The resulting platform - which is built on open source big data technologies from the vendor Hortonworks - was launched with a short announcement on the company intranet in January 2017.

Kohlmaier anticipated that around 50 people across the organisation would request access to the data lake in total. However, after the first day he had 200 people registered and logged in to the platform.

This caused some confusion within the organisation, who started to ask how it had so many employees interested in a data lake in the first place. After just one week they had picked up 500 users, at which point they they had "a whole new set of challenges," as Kohlmaier put it.

Now they had to prepare for a whole new user base that expected a point-and-click analytics platform. So over the next year they worked on making the platform more accessible to this user base, incorporating technology from self-serve analytics specialists SAS and tweaking the platform to make it more user friendly. Then in October 2017 the Data Lake 2.0 was launched.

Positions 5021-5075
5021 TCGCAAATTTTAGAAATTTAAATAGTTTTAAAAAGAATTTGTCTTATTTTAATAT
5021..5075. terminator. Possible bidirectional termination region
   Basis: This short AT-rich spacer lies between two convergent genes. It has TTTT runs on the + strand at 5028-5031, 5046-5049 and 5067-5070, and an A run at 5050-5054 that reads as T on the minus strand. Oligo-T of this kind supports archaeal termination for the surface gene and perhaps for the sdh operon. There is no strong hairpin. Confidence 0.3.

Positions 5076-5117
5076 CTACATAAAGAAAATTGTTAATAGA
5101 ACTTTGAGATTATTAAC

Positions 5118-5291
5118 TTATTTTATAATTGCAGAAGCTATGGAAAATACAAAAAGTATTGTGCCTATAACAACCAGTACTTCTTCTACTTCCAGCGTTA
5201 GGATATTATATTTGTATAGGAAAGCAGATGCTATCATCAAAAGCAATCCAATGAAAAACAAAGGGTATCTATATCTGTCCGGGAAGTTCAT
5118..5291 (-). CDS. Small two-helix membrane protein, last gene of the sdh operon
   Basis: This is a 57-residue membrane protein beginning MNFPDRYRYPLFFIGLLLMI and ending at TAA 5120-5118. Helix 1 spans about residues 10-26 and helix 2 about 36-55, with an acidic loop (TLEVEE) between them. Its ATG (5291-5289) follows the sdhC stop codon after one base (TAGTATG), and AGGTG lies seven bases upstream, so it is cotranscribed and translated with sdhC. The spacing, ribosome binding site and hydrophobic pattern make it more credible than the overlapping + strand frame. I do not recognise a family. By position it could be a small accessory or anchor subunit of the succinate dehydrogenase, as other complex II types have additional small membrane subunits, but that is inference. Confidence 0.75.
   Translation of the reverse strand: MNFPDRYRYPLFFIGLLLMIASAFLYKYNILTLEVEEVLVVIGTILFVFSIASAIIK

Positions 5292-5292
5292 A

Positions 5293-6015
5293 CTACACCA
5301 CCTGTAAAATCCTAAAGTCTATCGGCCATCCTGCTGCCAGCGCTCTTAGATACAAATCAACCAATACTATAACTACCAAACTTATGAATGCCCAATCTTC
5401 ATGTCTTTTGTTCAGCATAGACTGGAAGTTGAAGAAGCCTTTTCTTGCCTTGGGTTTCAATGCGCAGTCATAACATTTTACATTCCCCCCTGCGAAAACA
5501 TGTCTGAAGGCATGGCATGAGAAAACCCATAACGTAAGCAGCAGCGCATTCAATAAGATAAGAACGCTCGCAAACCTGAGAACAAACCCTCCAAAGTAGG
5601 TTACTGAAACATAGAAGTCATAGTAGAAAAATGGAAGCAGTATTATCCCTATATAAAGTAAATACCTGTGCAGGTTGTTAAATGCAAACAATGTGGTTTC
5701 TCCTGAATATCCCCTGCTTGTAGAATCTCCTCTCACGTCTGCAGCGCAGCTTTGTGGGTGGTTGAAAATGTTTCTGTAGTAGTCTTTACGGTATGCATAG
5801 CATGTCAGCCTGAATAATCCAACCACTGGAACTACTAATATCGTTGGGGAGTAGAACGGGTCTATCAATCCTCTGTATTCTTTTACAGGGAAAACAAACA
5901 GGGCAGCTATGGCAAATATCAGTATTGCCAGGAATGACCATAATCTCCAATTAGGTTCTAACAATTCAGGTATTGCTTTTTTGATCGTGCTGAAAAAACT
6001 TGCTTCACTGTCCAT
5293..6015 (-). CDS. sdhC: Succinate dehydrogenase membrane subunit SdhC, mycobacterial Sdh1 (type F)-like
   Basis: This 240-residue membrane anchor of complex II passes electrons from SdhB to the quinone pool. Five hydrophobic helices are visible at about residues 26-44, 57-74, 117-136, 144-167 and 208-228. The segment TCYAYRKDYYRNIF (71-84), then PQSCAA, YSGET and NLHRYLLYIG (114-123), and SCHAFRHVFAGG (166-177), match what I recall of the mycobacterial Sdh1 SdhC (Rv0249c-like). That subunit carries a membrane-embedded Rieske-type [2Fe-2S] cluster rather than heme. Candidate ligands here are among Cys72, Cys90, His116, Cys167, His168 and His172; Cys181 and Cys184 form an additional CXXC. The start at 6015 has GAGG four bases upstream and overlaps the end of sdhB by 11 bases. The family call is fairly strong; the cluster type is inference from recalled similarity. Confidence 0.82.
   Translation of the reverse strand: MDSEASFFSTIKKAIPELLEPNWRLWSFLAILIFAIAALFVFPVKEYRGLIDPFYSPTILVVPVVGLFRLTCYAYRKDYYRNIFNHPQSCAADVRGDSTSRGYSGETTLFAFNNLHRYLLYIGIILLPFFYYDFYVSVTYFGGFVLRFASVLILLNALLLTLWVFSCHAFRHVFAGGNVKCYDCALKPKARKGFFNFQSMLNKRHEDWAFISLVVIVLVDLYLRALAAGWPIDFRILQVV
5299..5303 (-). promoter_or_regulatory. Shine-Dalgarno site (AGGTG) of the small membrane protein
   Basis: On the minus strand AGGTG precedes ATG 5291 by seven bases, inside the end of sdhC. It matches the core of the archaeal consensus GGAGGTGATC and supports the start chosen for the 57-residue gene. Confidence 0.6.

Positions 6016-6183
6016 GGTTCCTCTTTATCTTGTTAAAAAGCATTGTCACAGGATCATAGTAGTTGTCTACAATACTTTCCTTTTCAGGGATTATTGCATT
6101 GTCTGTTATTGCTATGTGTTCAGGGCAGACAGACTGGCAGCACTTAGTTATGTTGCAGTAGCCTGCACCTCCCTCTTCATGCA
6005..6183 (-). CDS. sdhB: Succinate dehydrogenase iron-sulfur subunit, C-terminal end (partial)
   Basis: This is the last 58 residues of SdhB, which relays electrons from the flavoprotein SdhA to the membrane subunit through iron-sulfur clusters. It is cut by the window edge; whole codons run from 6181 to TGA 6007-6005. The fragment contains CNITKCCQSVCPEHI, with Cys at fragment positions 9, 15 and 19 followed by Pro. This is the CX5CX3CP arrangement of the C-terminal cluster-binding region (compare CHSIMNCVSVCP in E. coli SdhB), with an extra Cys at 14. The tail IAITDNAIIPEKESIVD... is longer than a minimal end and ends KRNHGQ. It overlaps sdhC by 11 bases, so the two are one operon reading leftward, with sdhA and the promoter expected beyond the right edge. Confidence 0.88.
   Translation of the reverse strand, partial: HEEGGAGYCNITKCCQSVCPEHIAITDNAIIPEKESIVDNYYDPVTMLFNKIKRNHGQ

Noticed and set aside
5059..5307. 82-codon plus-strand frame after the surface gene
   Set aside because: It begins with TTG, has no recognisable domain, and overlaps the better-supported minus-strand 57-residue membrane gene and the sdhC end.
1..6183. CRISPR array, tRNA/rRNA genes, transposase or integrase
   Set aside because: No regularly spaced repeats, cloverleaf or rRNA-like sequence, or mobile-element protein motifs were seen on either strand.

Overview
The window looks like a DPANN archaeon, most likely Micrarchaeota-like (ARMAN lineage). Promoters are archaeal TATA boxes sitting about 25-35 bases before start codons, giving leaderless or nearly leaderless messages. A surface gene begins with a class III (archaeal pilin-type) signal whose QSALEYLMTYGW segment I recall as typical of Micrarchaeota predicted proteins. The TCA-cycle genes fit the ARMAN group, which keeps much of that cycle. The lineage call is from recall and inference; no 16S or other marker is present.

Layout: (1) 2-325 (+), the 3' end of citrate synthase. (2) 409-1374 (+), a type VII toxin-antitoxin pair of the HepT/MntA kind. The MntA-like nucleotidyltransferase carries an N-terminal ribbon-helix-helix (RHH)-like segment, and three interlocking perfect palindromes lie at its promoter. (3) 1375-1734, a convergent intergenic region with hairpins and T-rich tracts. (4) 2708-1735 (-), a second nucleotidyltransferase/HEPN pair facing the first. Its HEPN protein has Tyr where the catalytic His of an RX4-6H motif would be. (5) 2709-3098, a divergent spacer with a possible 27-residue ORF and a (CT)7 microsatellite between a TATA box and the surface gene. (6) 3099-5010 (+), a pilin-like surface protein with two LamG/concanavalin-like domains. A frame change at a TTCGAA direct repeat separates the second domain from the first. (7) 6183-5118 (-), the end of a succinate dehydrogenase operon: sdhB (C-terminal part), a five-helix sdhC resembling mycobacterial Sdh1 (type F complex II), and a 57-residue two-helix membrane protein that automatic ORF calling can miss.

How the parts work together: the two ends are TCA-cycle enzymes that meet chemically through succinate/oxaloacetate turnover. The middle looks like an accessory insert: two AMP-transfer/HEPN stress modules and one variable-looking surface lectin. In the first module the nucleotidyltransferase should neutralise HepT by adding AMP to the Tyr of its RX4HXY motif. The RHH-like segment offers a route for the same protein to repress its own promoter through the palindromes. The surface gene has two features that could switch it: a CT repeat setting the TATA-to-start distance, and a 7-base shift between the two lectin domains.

Data hunters

To help support these new users Munich Re also created a dedicated data intake team to help identify which data sources to bring to the data lake and to what quality level.

It also developed a team of what they call 'data hunters', tasked with "searching for interesting data sources for your use case both inside and outside the company," as Kohlmaier explained.

"So if you have a good idea and know what you want to do but are missing a piece of data those data hunters go out and help you find and acquire that data, clean it, prepare it and bring it to the data lake so you can use it," he added.

Finally all of this work has naturally led to a comprehensive training programme at Munich Re.

"You will definitely need a dedicated education programme for both data engineering and data science," Kohlmaier advised. The company is aiming to upskill around 2,000 people this year with data engineering, data modelling and analytics skills.

"I have personally no idea what will happen next year when we have 10,000 people using this, but I am pretty sure it will be interesting," he concluded.